As many of my readers know, I am the oldest sibling in my family, the big brother. I'm six years older than Kurt and four years older than Eliza. Not only am I the Big Brother to Eliza and Kurt I have many younger friends who look to me as their Big Brother. A friend of mine once said that wherever I go I cast nets on those that need help, reel them in and see if there's anything I can do for them. It could be a soccer mom, an elderly dude, a young adult with disabilities, the scary gang banger on the L, or the beautiful damsel in distress. I could talk to anyone and connect with them. Many of these nets I quickly let slip away, but dozens of these nets I kept an eye on over the years and regardless of their age I consider them my younger siblings, or at least someone I have to protect. This large extended family I've built makes it very difficult to be okay with letting go of this world. Not to sound conceeded, but I think about what my little sister will do without me. What will my fantasy football league do? What will my teachers do without my advice?
The answer is they will be fine. 
      People die. We're all going to come to the same fate. Whenever I die, I'm going to be showered with love. I know so many awesome people that I can only imagine what the Celebration of Life will look like. Many folks aren't so lucky. Either they haven't found Christ and accepted Him as his Savior or they don't have have a support system around them and are incredibly lonely. I'm generalizing, but it brings me back to the importance of solidifying that relationship with the Lord. It's easy to stray from His path when things go wrong. Job in the Bible lost everything. His land burned to the ground, his wife and children died, and still he kept his faith. Paul traveled the globe proclaiming God's Grace while he watched his friends be murdered and while he got his ass kicked. 
      "Many are the plans in the mind of man, but it is the purpose of the Lord that will stand."(Proverbs 19:21) I've got plans galore. I've always been the dude to create social plans for our group. Where we're going, making the reservation, making sure everyone has a ride, making sure that asshole won't be there. However, I've retired from the planning game, I've let go. The Lord has a purpose for me, that purpose might be here on Earth in the next few months, or it might be in Heaven. Either way this Big Brother has let go.   

Thursday, April 6, 2017

Zzzzzzz

     I have found myself sleeping a great deal more lately and I haven't been able to put my finger on just why that is. Rather than do research and freak myself out I reached out to my homies around the country who have ALS and asked them what their sleep schedule looks like. One dude is apparently Superman because he goes to bed late and gets up early. If I did this my poor caregiver would be mobbed by obscenities. Another buddy was completely different. He said he goes to bed when he feels like it and might not even get out of bed the next day until dinner. Mind you, these dudes are similar to me, relying solely on their caregivers for essentially everything.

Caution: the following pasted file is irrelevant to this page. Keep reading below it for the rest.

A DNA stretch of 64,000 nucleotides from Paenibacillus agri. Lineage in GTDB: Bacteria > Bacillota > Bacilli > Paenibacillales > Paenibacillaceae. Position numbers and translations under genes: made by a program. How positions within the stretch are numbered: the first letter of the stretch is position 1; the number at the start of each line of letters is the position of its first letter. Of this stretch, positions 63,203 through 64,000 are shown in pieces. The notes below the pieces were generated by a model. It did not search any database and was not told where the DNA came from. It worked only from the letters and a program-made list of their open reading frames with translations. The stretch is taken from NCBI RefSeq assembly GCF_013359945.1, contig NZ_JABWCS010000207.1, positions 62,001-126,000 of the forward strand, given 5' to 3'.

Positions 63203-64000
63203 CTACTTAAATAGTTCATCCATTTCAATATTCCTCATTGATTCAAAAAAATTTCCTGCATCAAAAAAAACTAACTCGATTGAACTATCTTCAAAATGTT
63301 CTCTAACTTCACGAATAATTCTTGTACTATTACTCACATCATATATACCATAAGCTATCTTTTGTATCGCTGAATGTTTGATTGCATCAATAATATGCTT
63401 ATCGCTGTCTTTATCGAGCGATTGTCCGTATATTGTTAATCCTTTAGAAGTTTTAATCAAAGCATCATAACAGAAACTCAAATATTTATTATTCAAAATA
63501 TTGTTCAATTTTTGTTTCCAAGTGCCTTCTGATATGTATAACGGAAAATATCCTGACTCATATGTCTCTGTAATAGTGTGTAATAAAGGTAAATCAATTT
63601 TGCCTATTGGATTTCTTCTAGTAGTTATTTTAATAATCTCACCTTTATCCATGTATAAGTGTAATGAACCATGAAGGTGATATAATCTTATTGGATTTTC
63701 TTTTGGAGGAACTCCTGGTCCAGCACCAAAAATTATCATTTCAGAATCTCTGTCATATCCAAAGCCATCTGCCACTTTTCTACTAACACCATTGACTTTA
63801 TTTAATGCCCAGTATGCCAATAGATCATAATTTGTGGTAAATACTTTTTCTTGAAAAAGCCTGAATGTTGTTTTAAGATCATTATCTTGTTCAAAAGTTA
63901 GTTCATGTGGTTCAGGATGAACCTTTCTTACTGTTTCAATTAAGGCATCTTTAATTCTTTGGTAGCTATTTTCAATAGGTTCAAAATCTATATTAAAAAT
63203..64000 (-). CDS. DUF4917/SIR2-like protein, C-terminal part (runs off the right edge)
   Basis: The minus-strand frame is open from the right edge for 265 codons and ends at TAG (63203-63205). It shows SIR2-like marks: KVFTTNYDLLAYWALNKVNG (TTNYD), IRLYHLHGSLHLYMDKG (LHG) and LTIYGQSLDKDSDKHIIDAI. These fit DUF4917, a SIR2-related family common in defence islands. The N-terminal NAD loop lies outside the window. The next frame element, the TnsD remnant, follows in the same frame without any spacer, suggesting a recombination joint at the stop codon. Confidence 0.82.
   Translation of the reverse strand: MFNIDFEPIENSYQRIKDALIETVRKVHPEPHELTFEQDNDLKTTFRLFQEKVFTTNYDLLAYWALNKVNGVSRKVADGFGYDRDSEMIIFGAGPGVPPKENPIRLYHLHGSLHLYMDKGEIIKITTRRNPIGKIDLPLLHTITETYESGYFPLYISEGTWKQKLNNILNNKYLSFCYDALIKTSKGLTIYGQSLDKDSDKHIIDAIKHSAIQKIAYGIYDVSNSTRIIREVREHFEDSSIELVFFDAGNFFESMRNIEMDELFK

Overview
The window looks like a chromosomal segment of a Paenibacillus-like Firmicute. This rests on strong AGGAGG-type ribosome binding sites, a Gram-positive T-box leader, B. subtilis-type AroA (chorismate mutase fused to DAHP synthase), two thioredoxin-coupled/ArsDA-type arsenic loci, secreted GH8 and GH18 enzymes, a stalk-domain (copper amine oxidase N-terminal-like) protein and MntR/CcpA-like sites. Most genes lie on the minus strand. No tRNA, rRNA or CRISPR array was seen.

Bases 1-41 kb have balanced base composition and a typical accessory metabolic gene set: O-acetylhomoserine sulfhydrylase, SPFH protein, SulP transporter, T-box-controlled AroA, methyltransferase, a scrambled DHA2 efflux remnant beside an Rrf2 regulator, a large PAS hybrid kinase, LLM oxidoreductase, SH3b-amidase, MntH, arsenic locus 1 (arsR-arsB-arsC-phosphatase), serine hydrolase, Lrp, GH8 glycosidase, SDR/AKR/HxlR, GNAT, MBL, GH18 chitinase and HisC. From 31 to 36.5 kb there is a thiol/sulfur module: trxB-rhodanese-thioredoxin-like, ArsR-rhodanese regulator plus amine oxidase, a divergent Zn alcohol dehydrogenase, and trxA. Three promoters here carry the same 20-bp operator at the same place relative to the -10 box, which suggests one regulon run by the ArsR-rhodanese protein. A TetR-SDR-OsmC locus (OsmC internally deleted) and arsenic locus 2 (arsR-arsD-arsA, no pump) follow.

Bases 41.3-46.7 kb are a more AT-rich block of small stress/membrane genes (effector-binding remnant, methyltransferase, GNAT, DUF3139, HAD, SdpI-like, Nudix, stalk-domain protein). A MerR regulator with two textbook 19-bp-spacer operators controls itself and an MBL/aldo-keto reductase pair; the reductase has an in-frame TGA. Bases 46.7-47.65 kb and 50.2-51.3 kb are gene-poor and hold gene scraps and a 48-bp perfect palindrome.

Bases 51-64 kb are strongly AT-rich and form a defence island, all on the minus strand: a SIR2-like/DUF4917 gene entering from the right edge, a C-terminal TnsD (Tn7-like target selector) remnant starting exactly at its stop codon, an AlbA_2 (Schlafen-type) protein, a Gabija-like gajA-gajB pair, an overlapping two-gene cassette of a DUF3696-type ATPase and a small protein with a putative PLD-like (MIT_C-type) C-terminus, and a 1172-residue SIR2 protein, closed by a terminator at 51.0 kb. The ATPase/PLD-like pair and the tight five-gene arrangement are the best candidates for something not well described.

The last week or so I'm ready for bed at 7pm. It's definitely disheartening because the sun is still out and I know beautiful evening weather is just around the corner. Once in bed I rarely pass right out. My body stretches out fully, pressure points change, and I put on my space mask (aka my bi-pap). Once my space mask is on I usually get my cuddle on with the wifey, either watching How I Met Your Mother, Teen Mom, or MTV's: The Challenge, all awesome shows so don't bother hating. Once Michelle calls it quits we set up something for me to watch that will stream without needing to touch any buttons on my phone and will eventually time out around midnight when I fall asleep. Now in the morning, I'm typically awake by 9:30, so I clock about nine hours of sleep but sixteen hours of wearing my space mask that gives my lungs a break and chance to recuperate. Then, depending on the day, Emily or Michelle give me morning meds in bed, followed by leg and arm stretching leaving me in bed streaming something again for at least another 90 minutes.
      As I read that back that's a hell of a long time in bed. I wish my body didn't need that kind of recovery time. However, the moment I pity myself I think about the thousands of people with ALS who are confined to their beds all day, or who don't have a wheelchair equipped like a James Bond car to get around in. That's when I talk to God and ask him,  "how I can make an impact today?" As I've stated before in this blog, by the Grace of God I will use my wakeful hours to advocate for others with ALS and the less fortunate, I will raise money for a cure, even if I don't get to reap it's benefits, and most importantly I will spread love and joy through God's word, loudly and tenderly right before I close my eyes.